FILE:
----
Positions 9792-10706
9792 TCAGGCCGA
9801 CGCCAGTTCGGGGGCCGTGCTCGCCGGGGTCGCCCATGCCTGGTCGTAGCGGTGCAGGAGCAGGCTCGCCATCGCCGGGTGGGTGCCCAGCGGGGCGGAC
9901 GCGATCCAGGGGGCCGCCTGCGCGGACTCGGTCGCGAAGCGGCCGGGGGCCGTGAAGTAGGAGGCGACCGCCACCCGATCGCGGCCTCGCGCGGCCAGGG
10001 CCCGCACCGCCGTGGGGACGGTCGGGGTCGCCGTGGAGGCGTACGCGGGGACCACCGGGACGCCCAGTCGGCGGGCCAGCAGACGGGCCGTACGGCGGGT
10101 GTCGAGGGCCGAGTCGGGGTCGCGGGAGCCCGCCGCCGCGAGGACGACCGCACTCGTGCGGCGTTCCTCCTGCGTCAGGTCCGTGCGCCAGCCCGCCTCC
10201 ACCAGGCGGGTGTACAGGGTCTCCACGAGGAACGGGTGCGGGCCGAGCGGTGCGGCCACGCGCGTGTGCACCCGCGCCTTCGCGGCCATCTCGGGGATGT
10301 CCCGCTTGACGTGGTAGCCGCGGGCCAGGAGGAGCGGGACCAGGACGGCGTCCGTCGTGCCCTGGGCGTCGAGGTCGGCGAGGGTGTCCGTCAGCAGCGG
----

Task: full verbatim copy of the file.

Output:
Positions 9792-10706
9792 TCAGGCCGA
9801 CGCCAGTTCGGGGGCCGTGCTCGCCGGGGTCGCCCATGCCTGGTCGTAGCGGTGCAGGAGCAGGCTCGCCATCGCCGGGTGGGTGCCCAGCGGGGCGGAC
9901 GCGATCCAGGGGGCCGCCTGCGCGGACTCGGTCGCGAAGCGGCCGGGGGCCGTGAAGTAGGAGGCGACCGCCACCCGATCGCGGCCTCGCGCGGCCAGGG
10001 CCCGCACCGCCGTGGGGACGGTCGGGGTCGCCGTGGAGGCGTACGCGGGGACCACCGGGACGCCCAGTCGGCGGGCCAGCAGACGGGCCGTACGGCGGGT
10101 GTCGAGGGCCGAGTCGGGGTCGCGGGAGCCCGCCGCCGCGAGGACGACCGCACTCGTGCGGCGTTCCTCCTGCGTCAGGTCCGTGCGCCAGCCCGCCTCC
10201 ACCAGGCGGGTGTACAGGGTCTCCACGAGGAACGGGTGCGGGCCGAGCGGTGCGGCCACGCGCGTGTGCACCCGCGCCTTCGCGGCCATCTCGGGGATGT
10301 CCCGCTTGACGTGGTAGCCGCGGGCCAGGAGGAGCGGGACCAGGACGGCGTCCGTCGTGCCCTGGGCGTCGAGGTCGGCGAGGGTGTCCGTCAGCAGCGG